3. Gadfly

    Gadfly Crusader

    My IQ tested (even before I took the Scientology test many times) at 152.

    I never thought myself to be a "genius". :confused2:

    Oh also, in about the ninth grade my IQ tested at 138.

    I had mostly A's and B's in Grade School, Junior and High School. I didn't try exceptional hard.

    In college, majoring in both Electronics Engineering (at one school) and Psychology (at another school), I graduated 30th out of 550 people, with a GPA of 3.62 (highest being 4.0 = A). I was quite lazy about it in college, and the LESS I cared, the better I did.

    That was all BEFORE Scientology.

    I didn't find that Scientology made ANY difference at all in my ability to understand anything at all.

    I would say that taking the time to expand my vocabulary and learning the derivation of words (through word clearing) DID help me. I didn't have a great vocabulary before Scientology, but it greatly expanded once I got used to clearing words.

    But, the thing that helped the most was to continue to study and learn about a great many subjects all throughout my life.

    I am always learning! Everyday I learn something new, and I highly appreciate my own joy of discovery. Besides always exploring deep recesses of my own space and mind routinely, I am currently reading four books:

    1. Plato's Republic (over half finished)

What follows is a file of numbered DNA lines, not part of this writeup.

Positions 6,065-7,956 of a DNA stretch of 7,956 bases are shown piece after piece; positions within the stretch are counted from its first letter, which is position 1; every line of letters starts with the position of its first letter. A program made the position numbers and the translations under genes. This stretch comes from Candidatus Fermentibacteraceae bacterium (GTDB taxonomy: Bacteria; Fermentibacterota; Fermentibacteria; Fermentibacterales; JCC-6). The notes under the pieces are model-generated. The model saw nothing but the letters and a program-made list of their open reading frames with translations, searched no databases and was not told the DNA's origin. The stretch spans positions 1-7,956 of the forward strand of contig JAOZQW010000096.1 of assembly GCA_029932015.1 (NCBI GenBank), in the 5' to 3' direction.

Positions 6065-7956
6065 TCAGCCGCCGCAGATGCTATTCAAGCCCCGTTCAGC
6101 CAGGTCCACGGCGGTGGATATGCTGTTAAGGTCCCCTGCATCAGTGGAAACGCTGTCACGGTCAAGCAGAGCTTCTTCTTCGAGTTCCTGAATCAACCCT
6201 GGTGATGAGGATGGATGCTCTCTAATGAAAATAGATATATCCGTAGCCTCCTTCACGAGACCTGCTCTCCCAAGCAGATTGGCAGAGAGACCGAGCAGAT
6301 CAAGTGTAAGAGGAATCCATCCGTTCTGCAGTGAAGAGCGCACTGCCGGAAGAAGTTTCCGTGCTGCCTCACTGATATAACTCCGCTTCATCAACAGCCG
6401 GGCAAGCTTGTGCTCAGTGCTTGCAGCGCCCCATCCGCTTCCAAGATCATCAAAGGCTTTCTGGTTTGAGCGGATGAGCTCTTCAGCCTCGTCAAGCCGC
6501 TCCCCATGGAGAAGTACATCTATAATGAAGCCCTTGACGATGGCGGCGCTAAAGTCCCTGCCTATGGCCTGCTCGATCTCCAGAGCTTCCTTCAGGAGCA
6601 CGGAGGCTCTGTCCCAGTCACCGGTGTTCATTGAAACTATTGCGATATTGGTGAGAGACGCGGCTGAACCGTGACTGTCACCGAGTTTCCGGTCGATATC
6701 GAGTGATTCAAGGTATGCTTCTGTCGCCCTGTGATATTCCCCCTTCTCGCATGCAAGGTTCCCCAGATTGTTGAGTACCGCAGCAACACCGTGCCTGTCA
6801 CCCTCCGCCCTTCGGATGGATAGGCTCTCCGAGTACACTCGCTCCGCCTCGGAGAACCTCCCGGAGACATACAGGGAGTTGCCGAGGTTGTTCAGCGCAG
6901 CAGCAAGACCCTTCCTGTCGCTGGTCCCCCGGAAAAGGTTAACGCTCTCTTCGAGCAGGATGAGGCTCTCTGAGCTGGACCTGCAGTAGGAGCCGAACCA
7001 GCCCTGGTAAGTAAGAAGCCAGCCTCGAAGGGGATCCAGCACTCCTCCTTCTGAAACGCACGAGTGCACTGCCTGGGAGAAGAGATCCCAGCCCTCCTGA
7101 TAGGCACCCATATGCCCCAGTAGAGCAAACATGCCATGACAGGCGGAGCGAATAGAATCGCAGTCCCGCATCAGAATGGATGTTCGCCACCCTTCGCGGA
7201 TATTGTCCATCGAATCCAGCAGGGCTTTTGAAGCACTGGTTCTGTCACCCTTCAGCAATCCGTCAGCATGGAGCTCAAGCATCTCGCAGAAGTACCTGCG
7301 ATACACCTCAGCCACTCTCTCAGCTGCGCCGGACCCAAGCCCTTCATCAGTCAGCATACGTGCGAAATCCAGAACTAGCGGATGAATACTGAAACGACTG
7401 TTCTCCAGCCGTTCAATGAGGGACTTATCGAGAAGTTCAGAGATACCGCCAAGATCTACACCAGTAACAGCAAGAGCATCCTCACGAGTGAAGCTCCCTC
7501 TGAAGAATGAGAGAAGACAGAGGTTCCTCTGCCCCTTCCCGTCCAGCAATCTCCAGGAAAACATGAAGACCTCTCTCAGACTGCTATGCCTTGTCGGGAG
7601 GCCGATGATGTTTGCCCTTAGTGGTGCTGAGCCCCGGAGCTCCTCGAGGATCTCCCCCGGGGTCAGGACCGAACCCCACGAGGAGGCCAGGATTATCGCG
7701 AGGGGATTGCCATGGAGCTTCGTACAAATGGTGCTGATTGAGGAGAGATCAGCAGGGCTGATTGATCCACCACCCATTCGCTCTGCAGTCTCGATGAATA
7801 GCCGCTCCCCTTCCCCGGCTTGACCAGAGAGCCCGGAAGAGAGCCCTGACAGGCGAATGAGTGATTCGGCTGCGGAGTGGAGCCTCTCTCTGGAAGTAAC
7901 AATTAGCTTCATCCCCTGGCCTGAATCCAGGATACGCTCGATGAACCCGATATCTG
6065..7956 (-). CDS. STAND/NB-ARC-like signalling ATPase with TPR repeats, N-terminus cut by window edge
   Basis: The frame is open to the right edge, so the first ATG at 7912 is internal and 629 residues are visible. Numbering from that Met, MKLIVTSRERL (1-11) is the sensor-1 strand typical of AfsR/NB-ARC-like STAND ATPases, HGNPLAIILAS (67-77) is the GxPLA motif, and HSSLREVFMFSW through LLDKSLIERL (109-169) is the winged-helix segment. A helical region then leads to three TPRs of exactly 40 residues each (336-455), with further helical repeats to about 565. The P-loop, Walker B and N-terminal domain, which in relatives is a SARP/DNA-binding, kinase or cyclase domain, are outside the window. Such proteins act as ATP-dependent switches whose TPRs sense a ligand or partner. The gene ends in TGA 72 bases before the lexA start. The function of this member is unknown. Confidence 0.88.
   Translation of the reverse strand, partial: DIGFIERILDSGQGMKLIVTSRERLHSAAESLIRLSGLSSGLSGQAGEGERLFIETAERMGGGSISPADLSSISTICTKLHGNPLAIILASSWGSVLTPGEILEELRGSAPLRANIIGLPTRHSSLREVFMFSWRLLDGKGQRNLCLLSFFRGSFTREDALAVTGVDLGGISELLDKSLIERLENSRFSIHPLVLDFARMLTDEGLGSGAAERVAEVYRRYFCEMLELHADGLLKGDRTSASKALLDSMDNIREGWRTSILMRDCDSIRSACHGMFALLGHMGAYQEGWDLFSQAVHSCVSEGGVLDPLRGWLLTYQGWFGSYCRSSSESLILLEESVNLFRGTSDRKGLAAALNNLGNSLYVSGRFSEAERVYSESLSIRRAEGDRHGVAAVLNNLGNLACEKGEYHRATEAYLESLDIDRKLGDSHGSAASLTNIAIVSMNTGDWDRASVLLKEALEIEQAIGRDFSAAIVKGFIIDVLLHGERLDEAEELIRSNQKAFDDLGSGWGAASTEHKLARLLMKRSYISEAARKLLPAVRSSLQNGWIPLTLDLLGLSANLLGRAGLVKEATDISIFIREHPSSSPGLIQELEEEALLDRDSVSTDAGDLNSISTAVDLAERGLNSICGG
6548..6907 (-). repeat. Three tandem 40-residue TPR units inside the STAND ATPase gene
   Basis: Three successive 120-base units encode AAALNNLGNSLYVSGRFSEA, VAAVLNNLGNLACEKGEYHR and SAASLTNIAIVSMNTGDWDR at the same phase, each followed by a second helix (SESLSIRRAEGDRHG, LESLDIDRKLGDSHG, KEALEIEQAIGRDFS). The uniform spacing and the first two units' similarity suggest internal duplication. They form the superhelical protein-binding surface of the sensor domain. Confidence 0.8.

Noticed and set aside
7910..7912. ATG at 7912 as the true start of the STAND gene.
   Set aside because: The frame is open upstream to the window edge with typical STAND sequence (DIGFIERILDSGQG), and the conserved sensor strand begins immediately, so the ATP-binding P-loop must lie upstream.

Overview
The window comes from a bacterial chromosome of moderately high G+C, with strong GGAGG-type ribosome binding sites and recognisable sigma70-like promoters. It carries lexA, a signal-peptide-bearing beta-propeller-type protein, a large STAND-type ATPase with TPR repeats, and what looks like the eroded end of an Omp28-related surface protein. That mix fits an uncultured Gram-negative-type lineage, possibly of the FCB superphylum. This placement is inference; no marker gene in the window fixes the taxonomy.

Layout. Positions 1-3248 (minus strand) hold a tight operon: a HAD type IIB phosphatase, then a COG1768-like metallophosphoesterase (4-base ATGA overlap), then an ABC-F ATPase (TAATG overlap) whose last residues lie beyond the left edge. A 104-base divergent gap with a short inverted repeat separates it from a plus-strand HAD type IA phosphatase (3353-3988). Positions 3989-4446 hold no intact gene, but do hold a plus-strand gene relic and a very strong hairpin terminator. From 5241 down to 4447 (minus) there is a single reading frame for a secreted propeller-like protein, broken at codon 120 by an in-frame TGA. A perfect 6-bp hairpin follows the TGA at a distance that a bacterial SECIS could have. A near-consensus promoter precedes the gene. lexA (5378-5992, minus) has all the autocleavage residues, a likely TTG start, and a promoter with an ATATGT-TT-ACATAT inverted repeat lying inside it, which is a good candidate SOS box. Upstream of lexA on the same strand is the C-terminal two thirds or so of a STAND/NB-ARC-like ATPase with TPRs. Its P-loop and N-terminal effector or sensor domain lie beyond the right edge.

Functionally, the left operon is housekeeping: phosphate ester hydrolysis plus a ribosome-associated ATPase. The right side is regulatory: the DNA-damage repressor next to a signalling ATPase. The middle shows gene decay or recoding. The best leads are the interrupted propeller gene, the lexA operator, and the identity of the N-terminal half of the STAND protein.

2. The Emperor's New Mind: Concerning Computers, Minds and The Laws of Physics by Roger Penrose (just started)

    3. Kant by Roger Scriton

    4. Fast Guide to Cubase SX3 (a 500 page book on the details of what is a wonderful music recording software program)
     
    Last edited: Jun 13, 2013
  4. Gadfly

    Gadfly Crusader

    No doubt, there are some forms of knowledge for which there are no tests! :thumbsup:
     
  5. Mike Laws

    Mike Laws Patron Meritorious

    Having been born in, I thought and believed for most of my life the Scientology IQ test was scientific, obviously it isn't. It is the same test over and over again!

    It is amazing to me how everything I believed has to be evaluated.
     
  6. WildKat

    WildKat Gold Meritorious Patron

    Isn't anyone else kinda outraged at that statement?? I did not know there was a disparity for men/women.

    I don't remember what my score was way back then, but it would seem like the more you take the stupid test, the better you should do each time, regardless of any "benefit" from Scn services. I mean, just familiarity and memory would make you faster each time, giving you more time to think about the difficult questions.

    I didn't put much stock in any of those tests, especially the "leadership" test, which had REALLY annoying questions, as I recall. Come to think of it, the "personality" test was pretty horrid - gawd, I HATED taking that stupid thing.